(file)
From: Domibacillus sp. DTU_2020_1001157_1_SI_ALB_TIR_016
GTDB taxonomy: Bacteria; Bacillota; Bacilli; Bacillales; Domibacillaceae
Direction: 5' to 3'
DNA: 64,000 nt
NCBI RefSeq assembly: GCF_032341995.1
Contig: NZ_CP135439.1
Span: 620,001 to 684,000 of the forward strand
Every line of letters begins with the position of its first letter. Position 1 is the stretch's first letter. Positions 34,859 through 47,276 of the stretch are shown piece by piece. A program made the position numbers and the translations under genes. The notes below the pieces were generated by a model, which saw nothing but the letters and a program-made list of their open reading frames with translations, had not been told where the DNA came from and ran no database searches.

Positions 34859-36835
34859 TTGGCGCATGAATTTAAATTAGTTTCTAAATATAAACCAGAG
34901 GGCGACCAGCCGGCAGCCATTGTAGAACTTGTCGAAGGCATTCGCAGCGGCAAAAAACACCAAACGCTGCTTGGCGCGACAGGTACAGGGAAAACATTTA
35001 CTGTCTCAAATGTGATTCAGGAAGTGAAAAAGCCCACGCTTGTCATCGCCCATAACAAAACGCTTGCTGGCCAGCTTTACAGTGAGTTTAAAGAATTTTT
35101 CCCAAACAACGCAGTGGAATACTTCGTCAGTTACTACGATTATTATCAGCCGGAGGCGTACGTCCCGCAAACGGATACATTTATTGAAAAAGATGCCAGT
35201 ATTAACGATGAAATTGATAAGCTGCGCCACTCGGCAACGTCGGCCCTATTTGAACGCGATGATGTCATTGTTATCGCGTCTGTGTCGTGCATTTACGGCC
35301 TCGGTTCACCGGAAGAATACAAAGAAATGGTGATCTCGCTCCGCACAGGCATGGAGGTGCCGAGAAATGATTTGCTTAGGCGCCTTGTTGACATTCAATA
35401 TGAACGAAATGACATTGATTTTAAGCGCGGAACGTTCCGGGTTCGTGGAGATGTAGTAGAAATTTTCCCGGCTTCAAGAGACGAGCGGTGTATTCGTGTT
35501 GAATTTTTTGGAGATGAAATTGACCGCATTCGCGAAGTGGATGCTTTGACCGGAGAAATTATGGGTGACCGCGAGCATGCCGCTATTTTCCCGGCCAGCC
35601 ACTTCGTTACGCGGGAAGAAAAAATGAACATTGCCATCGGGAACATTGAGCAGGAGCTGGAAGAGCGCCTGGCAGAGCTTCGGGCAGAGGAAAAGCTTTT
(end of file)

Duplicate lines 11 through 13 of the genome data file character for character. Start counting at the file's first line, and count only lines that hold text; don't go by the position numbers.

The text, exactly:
34901 GGCGACCAGCCGGCAGCCATTGTAGAACTTGTCGAAGGCATTCGCAGCGGCAAAAAACACCAAACGCTGCTTGGCGCGACAGGTACAGGGAAAACATTTA
35001 CTGTCTCAAATGTGATTCAGGAAGTGAAAAAGCCCACGCTTGTCATCGCCCATAACAAAACGCTTGCTGGCCAGCTTTACAGTGAGTTTAAAGAATTTTT
35101 CCCAAACAACGCAGTGGAATACTTCGTCAGTTACTACGATTATTATCAGCCGGAGGCGTACGTCCCGCAAACGGATACATTTATTGAAAAAGATGCCAGT